religious restrictions

The French Revolution, Not Just the Iranian Revolution is the Problem 

The secular repressive pattern in Islam follows the French Revolution and is a rival to the Iranian Revolution in its low levels of religious freedom. Most practitioners of the secular repressive pattern have been authoritarian rulers: Shah Reza Pahlavi of Iran, Saddam Hussein of Iraq, Egypt’s Gamal Abdel Nasser, Syria’s Assads. It is often through brutal force, including torture, that they restrict religion—and necessarily so because their populations are far more religious than they are.

Permanent Link:

There Is Religious Freedom in the Muslim World: The West African Seven

From a satellite view, the Muslim world does not look religiously free. The picture seems to favor the view that I have called “Islamoskepticism.” Of 47 Muslim-majority states, 36, or almost three-quarters, have “high” or “very high” levels of religious repression according to the standards of the Pew Research Center.

When we zoom in closer, however, the picture is more diverse and does not so easily favor the Islamoskeptics.

Permanent Link:

Introduction: Intervening in a Public Debate (Excerpt)

My new book, Religious Freedom in Islam: The Fate of a Universal Human Right in the Muslim World Today, assesses the West’s culture war over Islam through the criterion of religious freedom. The problem is that religious freedom itself has been the subject of a public contretemps in recent years.

This controversy is of recent vintage and beset with amnesia.

Permanent Link:

Our Culture War Over Islam

A culture war over Islam has been raging in the West at least as far back as the attacks of September 11th, 2001. It flares up every time terrorist acts or other forms of violence involving Muslims hit the headlines. Much as in the Cold War, this public debate has hawks and doves, which I will call “Islamoskeptics” and “Islamopluralists,” respectively.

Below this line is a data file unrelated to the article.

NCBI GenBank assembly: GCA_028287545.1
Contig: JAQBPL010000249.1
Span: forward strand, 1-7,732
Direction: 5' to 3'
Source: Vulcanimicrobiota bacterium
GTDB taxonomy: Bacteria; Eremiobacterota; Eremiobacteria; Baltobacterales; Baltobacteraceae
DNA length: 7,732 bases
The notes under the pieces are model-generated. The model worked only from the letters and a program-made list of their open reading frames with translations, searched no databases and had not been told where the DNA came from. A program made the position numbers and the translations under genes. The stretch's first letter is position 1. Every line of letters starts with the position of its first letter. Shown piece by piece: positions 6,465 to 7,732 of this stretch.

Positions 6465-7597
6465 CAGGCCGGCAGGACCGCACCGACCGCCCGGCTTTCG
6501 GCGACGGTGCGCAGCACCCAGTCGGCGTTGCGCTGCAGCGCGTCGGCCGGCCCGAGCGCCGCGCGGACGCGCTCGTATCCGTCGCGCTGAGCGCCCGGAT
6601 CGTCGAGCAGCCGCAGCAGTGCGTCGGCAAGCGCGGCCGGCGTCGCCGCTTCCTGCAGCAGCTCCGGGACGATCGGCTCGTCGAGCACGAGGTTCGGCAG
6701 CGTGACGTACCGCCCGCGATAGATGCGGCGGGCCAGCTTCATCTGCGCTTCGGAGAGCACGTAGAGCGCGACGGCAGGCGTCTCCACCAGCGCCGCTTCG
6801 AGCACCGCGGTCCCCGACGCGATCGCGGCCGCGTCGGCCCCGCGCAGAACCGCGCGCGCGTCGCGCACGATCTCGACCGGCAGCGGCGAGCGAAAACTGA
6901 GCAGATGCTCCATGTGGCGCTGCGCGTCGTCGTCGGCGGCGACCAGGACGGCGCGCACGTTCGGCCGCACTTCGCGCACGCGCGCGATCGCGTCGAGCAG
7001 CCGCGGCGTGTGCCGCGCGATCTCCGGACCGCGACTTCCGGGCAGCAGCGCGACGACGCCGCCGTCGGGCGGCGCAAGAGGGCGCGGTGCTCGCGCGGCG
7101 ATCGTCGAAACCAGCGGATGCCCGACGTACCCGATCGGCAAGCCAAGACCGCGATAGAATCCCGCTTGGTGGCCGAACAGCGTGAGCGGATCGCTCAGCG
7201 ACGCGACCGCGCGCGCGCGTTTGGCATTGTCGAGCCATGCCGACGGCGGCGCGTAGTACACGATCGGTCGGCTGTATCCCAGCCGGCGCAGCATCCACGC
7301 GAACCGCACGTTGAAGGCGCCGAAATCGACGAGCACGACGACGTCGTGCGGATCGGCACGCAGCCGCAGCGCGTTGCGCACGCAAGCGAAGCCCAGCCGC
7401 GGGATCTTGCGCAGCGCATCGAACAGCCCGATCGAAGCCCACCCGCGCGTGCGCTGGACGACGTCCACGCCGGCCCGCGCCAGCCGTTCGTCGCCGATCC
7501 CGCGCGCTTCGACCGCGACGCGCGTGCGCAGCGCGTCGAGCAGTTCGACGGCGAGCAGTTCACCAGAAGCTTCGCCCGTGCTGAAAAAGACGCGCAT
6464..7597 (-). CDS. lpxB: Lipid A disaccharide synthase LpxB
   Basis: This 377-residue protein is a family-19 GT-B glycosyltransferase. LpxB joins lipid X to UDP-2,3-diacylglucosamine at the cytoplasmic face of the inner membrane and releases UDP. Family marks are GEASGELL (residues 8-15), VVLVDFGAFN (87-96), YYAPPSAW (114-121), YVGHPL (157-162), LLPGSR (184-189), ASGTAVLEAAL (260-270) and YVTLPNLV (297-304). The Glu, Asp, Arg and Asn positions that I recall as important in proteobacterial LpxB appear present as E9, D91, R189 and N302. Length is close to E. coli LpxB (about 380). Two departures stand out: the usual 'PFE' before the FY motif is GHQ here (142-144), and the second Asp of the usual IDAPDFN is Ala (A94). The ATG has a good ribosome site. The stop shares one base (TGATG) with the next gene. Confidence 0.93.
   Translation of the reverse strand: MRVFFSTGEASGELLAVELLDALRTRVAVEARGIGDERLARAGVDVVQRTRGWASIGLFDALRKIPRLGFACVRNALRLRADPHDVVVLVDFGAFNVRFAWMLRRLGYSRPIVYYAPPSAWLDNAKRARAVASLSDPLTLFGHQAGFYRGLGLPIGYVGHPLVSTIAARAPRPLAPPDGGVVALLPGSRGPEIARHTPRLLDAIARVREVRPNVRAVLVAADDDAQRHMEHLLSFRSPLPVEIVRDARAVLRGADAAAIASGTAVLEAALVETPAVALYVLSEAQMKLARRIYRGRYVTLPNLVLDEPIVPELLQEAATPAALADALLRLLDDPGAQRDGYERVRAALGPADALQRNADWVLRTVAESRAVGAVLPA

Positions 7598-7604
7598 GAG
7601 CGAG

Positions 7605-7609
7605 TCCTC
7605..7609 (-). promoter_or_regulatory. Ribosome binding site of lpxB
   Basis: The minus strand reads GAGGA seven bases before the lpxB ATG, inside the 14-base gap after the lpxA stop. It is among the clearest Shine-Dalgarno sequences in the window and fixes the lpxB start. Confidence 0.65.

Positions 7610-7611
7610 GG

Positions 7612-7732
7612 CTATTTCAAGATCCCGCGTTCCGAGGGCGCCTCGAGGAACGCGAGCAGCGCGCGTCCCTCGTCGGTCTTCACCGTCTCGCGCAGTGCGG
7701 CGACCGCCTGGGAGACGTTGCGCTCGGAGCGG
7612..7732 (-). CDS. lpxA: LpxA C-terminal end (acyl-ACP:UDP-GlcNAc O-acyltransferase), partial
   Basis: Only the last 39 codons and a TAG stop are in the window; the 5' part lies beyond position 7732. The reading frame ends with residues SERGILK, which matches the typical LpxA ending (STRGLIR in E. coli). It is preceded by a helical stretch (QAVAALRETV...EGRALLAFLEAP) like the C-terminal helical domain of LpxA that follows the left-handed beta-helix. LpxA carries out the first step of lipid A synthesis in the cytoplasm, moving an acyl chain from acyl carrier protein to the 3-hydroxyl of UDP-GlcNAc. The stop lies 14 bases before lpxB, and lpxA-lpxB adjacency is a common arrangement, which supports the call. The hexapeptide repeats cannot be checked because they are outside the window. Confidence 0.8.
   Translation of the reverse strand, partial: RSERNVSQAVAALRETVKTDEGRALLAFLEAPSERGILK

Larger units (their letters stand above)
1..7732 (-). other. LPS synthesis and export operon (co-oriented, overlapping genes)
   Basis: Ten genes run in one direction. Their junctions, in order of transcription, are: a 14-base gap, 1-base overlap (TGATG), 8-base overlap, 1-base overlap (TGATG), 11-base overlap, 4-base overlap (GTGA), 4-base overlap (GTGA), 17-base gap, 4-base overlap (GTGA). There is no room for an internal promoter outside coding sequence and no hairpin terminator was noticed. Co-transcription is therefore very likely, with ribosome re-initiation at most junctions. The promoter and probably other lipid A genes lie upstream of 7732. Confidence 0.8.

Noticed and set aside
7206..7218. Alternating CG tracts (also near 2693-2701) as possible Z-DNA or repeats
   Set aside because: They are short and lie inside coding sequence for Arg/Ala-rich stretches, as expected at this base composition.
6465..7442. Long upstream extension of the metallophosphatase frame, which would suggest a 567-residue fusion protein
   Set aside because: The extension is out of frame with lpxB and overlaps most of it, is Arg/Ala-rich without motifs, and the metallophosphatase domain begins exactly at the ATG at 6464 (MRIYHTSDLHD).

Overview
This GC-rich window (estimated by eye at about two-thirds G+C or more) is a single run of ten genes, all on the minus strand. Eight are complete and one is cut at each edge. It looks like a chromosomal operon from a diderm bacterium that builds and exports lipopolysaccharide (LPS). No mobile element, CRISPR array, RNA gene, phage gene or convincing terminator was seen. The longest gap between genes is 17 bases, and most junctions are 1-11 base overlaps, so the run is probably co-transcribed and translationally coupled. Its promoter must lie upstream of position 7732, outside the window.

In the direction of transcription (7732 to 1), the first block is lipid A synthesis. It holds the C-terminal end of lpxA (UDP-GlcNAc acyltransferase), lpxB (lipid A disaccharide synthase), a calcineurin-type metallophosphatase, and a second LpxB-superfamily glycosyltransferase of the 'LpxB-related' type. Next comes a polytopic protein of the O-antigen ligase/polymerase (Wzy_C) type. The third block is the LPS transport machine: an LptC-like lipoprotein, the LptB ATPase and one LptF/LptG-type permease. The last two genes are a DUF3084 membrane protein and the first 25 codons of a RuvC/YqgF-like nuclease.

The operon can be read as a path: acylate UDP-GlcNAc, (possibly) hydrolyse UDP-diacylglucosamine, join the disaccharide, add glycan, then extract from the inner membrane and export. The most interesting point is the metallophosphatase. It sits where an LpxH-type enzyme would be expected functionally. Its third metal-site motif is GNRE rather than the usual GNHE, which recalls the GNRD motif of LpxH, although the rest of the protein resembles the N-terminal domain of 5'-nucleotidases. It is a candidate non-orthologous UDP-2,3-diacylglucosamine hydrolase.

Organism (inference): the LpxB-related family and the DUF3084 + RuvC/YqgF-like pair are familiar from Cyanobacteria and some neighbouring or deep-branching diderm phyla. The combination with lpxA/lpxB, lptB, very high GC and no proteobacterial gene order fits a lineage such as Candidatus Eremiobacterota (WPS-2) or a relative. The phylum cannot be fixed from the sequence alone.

Who is right? That is the question that Religious Freedom in Islam seeks to answer. Its criterion is religious freedom. More demanding than tolerance or even democracy, religious freedom requires enduring respect for the religious beliefs and practices of the person or community who differs over the ultimate questions of life, respect for everyone’s full and equal citizenship regardless of his or her religious beliefs, and a rejection of all heavy forms of discrimination.

Permanent Link:

Orthodox Strife in Ukraine: Serious but Not Catastrophic

The religious situation in Ukraine is entering upon a critical stage. The situation is a three-vectored issue that involves Constantinople, Moscow, and Kyiv. The Russian Orthodox Church has always been a tool in the hands of the tsars, the commissars, and the new bare-chested star of the Kremlin. After the fall of the USSR and the ideological vacuum that this created in Russia, the Church was again pulled into an intimate relationship with the Kremlin, especially under Vladimir Putin, to offer a conservative and nationalist vision known as “the Russian world”.

Permanent Link: